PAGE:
Expert advises insurers to partner with banks

There is need for close partnership between insurers and other financial institutions in the country to increase insurance premiums and boost penetration rate, an expert said.
Participants at the recently concluded meeting of insurers. The New Times /John Mbanda
Participants at the recently concluded meeting of insurers. The New Times /John Mbanda

There is need for close partnership between insurers and other financial institutions in the country to increase insurance premiums and boost penetration rate, an expert said.

Patrice Backer, Managing Director of Advanced Finance & Investment Group (AFIG), a private equity fund management company based in Mauritius, argued that with collaboration insurance products would be distributed or sold through banks.
“Insurers are trapped inward focusing on themselves and never saw themselves as part of the bigger family of financial sector,” said Backer.

“We want them to believe they are financiers and not just insurers.”

Through such partnerships, he added, banks would be able to use the collected premiums to finance their projects or insurers would invest in private equity.

The idea was mooted during the ‘finance day’ at a recent insurance meeting in Kigali.

Backer mentioned that in developed countries insurance is considered as major component of financial systems, and they attract a lot of liquidity while looking out for the ways to manage the liquidity.

The finance day showcases various insurance products, including insurance rating, collaboration between insurance and banks, investment in private equity and real estates.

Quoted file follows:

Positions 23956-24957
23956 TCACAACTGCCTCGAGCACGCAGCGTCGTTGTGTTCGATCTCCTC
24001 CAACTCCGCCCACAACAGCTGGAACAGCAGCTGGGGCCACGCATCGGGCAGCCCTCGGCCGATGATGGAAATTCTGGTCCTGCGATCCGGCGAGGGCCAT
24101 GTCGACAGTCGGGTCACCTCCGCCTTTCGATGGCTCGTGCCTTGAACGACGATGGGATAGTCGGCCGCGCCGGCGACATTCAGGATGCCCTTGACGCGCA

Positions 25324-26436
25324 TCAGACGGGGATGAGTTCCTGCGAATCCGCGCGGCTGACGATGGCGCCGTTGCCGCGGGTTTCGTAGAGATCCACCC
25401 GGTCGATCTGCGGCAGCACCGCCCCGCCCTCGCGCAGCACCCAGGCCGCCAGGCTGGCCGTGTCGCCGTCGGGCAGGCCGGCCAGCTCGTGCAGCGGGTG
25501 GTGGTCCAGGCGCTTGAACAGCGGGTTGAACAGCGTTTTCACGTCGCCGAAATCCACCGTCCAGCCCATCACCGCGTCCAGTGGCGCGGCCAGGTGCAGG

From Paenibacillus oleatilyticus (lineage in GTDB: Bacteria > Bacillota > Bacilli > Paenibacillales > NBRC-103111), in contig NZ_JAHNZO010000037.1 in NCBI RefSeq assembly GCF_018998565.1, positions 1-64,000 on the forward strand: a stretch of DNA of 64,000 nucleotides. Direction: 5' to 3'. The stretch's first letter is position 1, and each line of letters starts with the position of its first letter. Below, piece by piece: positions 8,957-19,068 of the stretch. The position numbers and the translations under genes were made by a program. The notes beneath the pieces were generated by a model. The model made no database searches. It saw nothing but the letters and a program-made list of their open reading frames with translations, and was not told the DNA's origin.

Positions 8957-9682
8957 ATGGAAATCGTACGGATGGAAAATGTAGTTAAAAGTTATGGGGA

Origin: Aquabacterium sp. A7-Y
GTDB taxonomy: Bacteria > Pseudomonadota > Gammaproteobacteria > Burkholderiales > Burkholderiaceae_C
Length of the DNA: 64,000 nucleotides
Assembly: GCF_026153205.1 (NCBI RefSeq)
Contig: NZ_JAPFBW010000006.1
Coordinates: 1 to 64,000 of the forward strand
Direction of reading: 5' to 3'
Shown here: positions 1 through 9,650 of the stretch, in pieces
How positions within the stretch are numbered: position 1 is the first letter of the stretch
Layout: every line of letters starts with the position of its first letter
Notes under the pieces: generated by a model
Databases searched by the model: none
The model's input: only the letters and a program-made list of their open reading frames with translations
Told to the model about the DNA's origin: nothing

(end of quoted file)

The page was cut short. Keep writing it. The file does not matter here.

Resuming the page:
“There is a synergy between finance and insurance and we think they need to be full participants in finance,” Backer stated.
AFIG invests in growth and expansion fund, especially for companies with a good track record looking for equity financing to add in new products. AFIG has already invested $4 million in ECObank Rwanda.

According to Backer, some projects have become bigger than the local market, or too small to attract funding from commercial banks which calls for equity financing.

“There is a great need for equity capital and there is very little offer in terms of equity capital, where many companies are stuck in this cycle,” Backer said.

He, however, pointed out existing laws in the insurance sector that make it difficult to invest in private equity as the greatest challenge to insurers.

“We had expressions of interest from insurers but it’s subjected to the approval of their regulators, because regulators are very stringent about investing in private equity. We’ll continue to educate insurers and then they can also educate their regulators on the benefits,” he added.

Marc Rugenera, the Chairman of Rwanda’s Association of Insurers noted the global financial crisis calls for indigenous strategies to finance investments.

“It’s our duty, we insurers, to contribute in filling this investment gap for the development of our economies,” Rugenera said.
In an interview, Saliou Bakayoko, Managing Director of LMAI-VIE, an insurance company in Ivory Cost asserted: “The collaboration is growing in Ivory Cost but my vision is to sell insurance products through mobile phone because of the density of the coverage.”

Bakayoko observed that the insurance sector is a very complex industry with a cycle of exploitation and mismatch between assets and liabilities.

“If banks in Africa have improved, why not insurance, this can be envisaged if we reposition our selves in the market,” he emphasised.

Lack of trained personnel, Small and Medium Enterprises that are not solid yet and stringent regulations, were cited among the challenges hindering insurers from acting as financiers despite their massive collections.

The four-day meeting, organised by Federation of African National Insurance Companies (FANAF) and Rwanda’s Association of Insurers drew 500 participants from across the continent.

 

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